Festivals haven't always been a good experience for Gillian Welch. Playing as an acoustic duo with longtime musical partner Dave Rawlings, their precise, harmony-drenched Americana is perfect for quiet, acoustically designed indoor theaters. At outdoor music festivals, the subtlety can get lost in a sea of people and stages.

Festivals haven't always been a good experience for Gillian Welch. Playing as an acoustic duo with longtime musical partner Dave Rawlings, their precise, harmony-drenched Americana is perfect for quiet, acoustically designed indoor theaters. At outdoor music festivals, the subtlety can get lost in a sea of people and stages.

"I am typically not that relaxed when we're playing outside," Welch said by phone. "Our music is a little bit akin to chamber music, so I don't usually like it that much when you take it out of the chamber."

Once, when Welch played Bonnaroo in Manchester, Tennessee, helicopters flew overhead during her set. "We had to throw the set list out and play the loudest, fastest songs we have," she said.

Another disastrous performance at the Austin City Limits festival helped coin a term. "I kid you not, we were on the acoustic stage and next to us, at the closest stage, was Skrillex," she said, referring to the dubstep DJ. "There was nothing we could do. We actually just stopped playing. It was kind of perverse. … I was talking to Conor Oberst [of Bright Eyes]. He was saying, 'How was it?' because he was going to play that festival, and I was still upset by the whole thing. I said, 'Oh, man. We were totally Skrillexed.' That became a term for when your set is unplayable because of a neighboring stage."

Despite her festival war stories, Welch said she's looking forward to performing at Nelsonville, where organizers have a track record of pulling off diverse lineups and creating a far more intimate vibe than larger outdoor fests. (There's a reason Nelsonville is routinely referred to as the best music festival in Ohio.) "If I'm on the bill and Diarrhea Planet and Courtney Barnett are on the bill, I'm really looking forward to seeing what the vibe is," said Welch, who spoke slowly, deliberately and with a dose of melancholy the day after her friend and onetime touring partner Guy Clark died.

Welch has five duet albums with Rawlings to draw from for her Nelsonville set, though the most recent record, The Harrow & the Harvest - a dark, gorgeous display of the duo's synchronicity and songwriting - came out in 2011. Long spans between releases aren't uncommon for Welch, partly out of necessity.

"Album sales really aren't supporting artists anymore. People are paying the bills by touring longer and more extensively," she said. "That's where all the money comes from. So that has slowed down the record cycle even more."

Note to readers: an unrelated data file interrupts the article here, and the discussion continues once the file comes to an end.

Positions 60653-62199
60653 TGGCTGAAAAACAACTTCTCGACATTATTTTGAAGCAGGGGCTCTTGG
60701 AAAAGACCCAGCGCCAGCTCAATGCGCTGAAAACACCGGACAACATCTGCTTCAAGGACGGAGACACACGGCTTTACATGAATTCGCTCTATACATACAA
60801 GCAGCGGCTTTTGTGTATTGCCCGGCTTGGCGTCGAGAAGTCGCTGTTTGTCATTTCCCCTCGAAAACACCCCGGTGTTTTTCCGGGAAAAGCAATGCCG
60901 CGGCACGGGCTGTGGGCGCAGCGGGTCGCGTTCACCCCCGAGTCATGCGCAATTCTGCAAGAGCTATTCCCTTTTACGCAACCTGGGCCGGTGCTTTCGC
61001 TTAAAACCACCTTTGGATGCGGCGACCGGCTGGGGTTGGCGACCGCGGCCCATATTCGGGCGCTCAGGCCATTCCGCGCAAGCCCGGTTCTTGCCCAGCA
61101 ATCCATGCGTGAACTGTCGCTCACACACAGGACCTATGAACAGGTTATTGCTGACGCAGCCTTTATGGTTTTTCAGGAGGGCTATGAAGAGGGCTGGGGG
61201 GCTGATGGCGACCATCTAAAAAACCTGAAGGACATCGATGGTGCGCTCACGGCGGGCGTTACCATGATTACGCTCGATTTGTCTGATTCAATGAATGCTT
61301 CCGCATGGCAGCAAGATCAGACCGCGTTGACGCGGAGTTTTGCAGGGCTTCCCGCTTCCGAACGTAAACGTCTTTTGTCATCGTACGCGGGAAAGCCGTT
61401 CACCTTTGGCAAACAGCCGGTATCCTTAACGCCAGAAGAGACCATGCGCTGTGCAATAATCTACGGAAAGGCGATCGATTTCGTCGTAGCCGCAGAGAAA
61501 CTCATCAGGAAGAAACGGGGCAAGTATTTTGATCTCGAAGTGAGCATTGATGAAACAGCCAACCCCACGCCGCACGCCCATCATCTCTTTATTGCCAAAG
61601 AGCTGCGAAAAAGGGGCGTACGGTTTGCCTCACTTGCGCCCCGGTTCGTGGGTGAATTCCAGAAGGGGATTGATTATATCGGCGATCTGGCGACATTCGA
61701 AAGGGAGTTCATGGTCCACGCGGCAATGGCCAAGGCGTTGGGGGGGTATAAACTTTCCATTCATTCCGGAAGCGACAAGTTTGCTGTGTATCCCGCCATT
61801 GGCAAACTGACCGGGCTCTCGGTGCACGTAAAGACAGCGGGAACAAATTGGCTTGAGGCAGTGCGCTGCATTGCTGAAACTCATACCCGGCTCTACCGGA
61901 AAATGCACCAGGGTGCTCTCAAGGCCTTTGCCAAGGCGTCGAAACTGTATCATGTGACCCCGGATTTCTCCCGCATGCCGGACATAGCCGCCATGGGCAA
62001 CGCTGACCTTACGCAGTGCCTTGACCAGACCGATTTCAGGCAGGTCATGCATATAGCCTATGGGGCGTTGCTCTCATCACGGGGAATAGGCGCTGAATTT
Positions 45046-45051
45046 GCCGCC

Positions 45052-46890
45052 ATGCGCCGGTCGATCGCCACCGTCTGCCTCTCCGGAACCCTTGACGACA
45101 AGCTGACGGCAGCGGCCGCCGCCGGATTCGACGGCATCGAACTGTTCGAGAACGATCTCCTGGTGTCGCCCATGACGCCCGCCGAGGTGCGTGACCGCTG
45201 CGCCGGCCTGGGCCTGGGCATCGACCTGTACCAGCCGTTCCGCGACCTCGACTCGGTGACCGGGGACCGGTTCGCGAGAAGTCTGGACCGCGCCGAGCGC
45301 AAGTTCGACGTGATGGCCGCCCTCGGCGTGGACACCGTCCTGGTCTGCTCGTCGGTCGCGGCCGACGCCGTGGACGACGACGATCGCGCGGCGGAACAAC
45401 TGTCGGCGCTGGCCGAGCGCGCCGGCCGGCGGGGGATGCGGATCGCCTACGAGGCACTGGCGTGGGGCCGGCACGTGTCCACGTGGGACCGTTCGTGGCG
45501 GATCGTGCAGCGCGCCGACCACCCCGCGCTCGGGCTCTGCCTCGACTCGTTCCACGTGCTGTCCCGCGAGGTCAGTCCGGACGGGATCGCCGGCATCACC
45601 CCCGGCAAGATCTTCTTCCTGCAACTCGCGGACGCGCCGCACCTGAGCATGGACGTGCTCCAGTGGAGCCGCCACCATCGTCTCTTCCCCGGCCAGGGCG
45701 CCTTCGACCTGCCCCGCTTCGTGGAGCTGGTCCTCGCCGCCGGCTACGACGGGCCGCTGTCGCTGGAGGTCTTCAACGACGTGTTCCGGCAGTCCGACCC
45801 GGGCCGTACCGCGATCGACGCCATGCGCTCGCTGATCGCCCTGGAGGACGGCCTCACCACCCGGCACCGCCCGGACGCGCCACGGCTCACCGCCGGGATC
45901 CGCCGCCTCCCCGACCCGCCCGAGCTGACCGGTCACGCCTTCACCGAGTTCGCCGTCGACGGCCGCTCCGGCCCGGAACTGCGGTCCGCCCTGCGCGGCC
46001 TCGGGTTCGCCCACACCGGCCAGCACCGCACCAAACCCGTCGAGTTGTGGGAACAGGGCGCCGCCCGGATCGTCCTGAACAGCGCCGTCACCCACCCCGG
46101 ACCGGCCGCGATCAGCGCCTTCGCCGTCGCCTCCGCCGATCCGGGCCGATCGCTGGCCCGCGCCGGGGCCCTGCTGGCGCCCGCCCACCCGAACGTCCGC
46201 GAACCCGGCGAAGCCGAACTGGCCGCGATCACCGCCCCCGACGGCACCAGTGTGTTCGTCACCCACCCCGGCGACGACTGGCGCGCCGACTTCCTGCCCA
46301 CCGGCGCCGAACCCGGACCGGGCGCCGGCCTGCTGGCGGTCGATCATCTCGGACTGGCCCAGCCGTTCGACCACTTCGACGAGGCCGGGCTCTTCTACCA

The pair's self-imposed quality control is also to blame for the gap. "We don't put out stuff if we're not happy with it," Welch said. "We have this invisible bar - we call it the suck line. Does it suck? Does it not suck? All we're trying to do at any given moment is not suck. As soon as we get stuff above the bar that doesn't suck, we put it out."

Those are understandable reasons for delay, even for impatient fans. But something else about Welch's records has been confounding and frustrating fans for years: With all the attention to detail that goes into a Gillian Welch album, from recording on analog tape to letterpress printing album covers on 100 percent cotton, why aren't the releases available on vinyl? Internet message boards have lamented the vinyl dearth for years.

Turns out the delay again comes down to quality control. "Because we love and respect vinyl so much, we've been building our own lathe for a couple years. It's almost operational," she said of the machine that cuts grooves into lacquer disks used to make vinyl records. "Dave's on the phone in the other room with our vinyl mastering engineer discussing a test that was cut a couple days ago. We're so excited about it. It's kind of sickening that I've watched everyone we know put out vinyl and we have nothing."

Welch and Rawlings wanted to use a certain mastering lab in their hometown of Nashville for vinyl releases. "They've got a tape machine that our tape sounds good on," Welch said. They waited for years for the lab to buy a lathe. "Finally we were like, 'We'll buy a lathe and put it there,'" she said.

Welch isn't sure which album will get the vinyl treatment first, but she's confident the results will be worth the wait. "There'll be zero digital - our master tape to our mastering lathe," she said. "When everything is said and done - when a piece of art just exists - you don't get any ribbons for it being easier or economical."